Approaching Premarital Agreements

Although many weddings have been put on hold due to the COVID-19 pandemic, couples are continuing to become engaged and plan for the future. The prolonged period between the engagement and the wedding offers couples a unique opportunity to explore the protections of a premarital agreement. 

What is a Premarital Agreement? 

A Premarital Agreement is a contract entered into by two parties before they are married that only becomes effective upon the party’s marriage and provides clarity on each of the party’s respective rights upon separation or the initiation of divorce proceedings by one of the parties. Many states, including Illinois, have enacted the Uniform Premarital Agreement Act. For a premarital agreement to be enforceable, there must have been a full and fair financial disclosure between the parties, and the agreement must have been entered into voluntarily without coercion. 

What can and cannot be addressed in a Premarital Agreement

Premarital agreements most commonly deal with the financial aspects of divorce, such as property division, allocation of debt, and maintenance (formerly known as alimony). A premarital agreement can also set forth the party’s respective rights relative to a party’s death.  There are some issues, however, that cannot be resolved and must be left to the parties’ agreement or court order. Decisions surrounding child support, allocation of parental responsibility, and parenting time cannot be dealt with in a premarital agreement.

Who needs a premarital agreement? 

Premarital agreements may be beneficial to parties who are entering a marriage with a large amount of assets, who have their own business, or who expect to acquire a large amount of assets in the future.  Even if the parties do not have a large amount of assets, a premarital agreement can also be beneficial to ensure one spouse will not be responsible for another spouse’s premarital debt and it can also offer a clear roadmap for what happens if the parties divorce.  A premarital agreement can give a soon-to-be spouse peace of mind when entering the marriage that their assets will be protected should the marriage end in divorce and that there will be predictability in the financial settlement and court process. 

Approaching the conversation with your spouse? 

Many people are unsure about approaching the conversation surrounding a premarital agreement with their fiancé. At first glance, it seems counter-intuitive to talk about a premarital agreement just after you have decided to get married, so it may be wise to bring up the possibility of a premarital agreement aside from other conversations related to wedding planning.  A premarital agreement is like a form of insurance that protects both parties to the marriage should there be a divorce, and like any conversation between significant others, the conversation should be handled tactfully with an emphasis on the fact that the agreement will protect both parties.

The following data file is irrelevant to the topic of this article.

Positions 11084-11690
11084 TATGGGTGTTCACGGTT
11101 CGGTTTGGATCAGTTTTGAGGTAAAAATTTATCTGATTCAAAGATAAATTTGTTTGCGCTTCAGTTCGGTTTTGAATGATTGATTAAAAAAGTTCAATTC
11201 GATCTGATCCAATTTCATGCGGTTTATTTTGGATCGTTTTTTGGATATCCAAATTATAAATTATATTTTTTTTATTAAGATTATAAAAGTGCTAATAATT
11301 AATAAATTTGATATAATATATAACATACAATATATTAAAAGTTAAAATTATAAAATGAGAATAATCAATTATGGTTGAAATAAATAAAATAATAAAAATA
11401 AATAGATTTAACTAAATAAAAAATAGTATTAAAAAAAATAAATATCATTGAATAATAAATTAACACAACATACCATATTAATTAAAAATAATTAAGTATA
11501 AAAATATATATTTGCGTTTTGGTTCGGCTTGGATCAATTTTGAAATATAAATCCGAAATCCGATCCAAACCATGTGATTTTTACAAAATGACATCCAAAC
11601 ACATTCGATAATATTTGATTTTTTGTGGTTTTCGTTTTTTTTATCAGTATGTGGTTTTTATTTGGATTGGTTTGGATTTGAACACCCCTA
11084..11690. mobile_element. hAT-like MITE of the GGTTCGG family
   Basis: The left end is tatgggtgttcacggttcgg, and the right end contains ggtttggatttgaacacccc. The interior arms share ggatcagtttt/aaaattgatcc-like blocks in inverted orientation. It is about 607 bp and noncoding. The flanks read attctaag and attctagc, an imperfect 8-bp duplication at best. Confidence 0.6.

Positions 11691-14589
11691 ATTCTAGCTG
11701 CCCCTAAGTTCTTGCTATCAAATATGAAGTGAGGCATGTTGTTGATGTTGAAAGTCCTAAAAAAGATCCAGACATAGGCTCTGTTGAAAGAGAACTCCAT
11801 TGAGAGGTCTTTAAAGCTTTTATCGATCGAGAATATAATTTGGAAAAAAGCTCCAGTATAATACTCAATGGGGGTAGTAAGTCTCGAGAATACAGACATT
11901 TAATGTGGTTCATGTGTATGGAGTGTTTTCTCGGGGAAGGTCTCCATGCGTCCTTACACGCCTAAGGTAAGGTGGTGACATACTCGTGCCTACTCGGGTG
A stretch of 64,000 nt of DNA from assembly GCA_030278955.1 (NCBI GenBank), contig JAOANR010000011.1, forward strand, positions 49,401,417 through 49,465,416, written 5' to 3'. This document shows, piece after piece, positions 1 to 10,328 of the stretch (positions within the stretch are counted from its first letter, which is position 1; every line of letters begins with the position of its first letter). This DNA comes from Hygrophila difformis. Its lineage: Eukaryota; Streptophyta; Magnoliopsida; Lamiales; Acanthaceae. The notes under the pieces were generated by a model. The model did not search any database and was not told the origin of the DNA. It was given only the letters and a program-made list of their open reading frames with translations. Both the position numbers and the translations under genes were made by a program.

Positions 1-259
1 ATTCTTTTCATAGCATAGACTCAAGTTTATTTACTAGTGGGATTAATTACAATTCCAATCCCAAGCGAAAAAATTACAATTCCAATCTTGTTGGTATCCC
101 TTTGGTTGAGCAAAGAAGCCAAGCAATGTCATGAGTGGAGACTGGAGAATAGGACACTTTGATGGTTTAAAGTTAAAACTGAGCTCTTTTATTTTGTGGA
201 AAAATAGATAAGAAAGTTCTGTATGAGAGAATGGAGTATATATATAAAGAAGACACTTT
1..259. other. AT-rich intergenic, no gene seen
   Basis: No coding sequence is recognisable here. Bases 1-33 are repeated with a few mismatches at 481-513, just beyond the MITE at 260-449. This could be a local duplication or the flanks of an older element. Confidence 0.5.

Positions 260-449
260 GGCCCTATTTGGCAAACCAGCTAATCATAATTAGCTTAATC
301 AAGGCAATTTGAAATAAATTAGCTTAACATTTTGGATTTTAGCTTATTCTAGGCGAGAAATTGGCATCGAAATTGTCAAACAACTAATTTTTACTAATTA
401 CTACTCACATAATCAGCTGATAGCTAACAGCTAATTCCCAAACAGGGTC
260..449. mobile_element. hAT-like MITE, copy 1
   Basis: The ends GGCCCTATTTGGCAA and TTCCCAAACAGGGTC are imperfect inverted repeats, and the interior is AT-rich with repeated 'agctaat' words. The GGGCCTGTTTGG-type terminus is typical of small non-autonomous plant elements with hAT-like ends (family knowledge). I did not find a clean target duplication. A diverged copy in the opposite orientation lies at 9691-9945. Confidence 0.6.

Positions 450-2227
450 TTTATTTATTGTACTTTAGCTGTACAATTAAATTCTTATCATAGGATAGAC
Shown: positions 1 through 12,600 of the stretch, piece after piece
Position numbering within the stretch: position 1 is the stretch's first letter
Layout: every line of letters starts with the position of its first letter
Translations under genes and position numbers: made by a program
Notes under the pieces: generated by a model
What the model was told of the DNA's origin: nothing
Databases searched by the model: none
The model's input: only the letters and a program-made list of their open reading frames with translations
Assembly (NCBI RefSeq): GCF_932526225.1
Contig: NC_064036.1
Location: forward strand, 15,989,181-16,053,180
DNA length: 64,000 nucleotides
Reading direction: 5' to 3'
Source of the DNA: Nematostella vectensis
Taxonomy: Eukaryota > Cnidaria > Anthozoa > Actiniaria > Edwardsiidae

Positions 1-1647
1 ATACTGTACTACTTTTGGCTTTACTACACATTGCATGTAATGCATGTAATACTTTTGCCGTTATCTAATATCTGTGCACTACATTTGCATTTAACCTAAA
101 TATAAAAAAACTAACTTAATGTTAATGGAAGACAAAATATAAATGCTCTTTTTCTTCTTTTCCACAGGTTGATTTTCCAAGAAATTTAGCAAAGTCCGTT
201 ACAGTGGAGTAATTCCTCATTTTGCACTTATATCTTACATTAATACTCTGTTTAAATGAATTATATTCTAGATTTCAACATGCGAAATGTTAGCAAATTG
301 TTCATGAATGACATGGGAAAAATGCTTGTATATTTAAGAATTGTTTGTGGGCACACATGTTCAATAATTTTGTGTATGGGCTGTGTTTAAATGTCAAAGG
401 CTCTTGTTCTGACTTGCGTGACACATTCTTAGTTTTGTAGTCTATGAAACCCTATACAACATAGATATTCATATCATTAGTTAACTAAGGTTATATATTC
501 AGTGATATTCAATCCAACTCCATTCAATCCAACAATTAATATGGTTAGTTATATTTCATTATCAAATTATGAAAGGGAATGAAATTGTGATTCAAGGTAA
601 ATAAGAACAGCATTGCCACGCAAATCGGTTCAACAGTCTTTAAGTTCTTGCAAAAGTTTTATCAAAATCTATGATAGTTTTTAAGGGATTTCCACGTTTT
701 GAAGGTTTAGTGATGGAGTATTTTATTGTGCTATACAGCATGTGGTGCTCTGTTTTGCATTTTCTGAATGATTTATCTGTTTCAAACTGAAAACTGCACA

Getting Attorneys? 

The assistance of a competent attorney is crucial for the premarital agreement entered into between parties to be enforceable and ensuring the intent of the parties is adequately represented. For a premarital agreement to be found enforceable, both parties must have had the opportunity to be represented by independent counsel. The best way to ensure this is for both parties to be represented by a different attorney. Typically, attorneys assist clients with completing a financial disclosure, drafting, and review of the premarital agreement itself, and facilitating a signing ceremony to make sure that the premarital agreement is properly executed. Both parties should be represented by independent attorneys to make sure that they are adequately represented in the negotiations and creation of the premarital agreement.  

The Premarital Agreement Timeline

It is advisable that the premarital agreement be completed and signed well before the wedding. A premarital agreement that is handed to one party moments before walking down the aisle is at risk of being found to be a product of coercion. It is best to start the conversation about a premarital agreement soon after engagement so that attorneys can be hired, the financial disclosures made, and the ink can be dry on the agreement well in advance of the wedding. 

What Happens Next? 

Once the agreement is signed, it goes somewhere safe; the parties get married and go on with their lives. With a premarital agreement in place should it be needed, both parties can rest assured that they are somewhat protected financially in case of a divorce.

Having a conversation with your soon-to-be spouse regarding a premarital agreement can be challenging, but should your marriage come to an end, both parties can benefit from the protection of a well-drafted, enforceable, premarital agreement. GQ Law is experienced with all aspects of drafting, executing, and enforcing premarital agreements.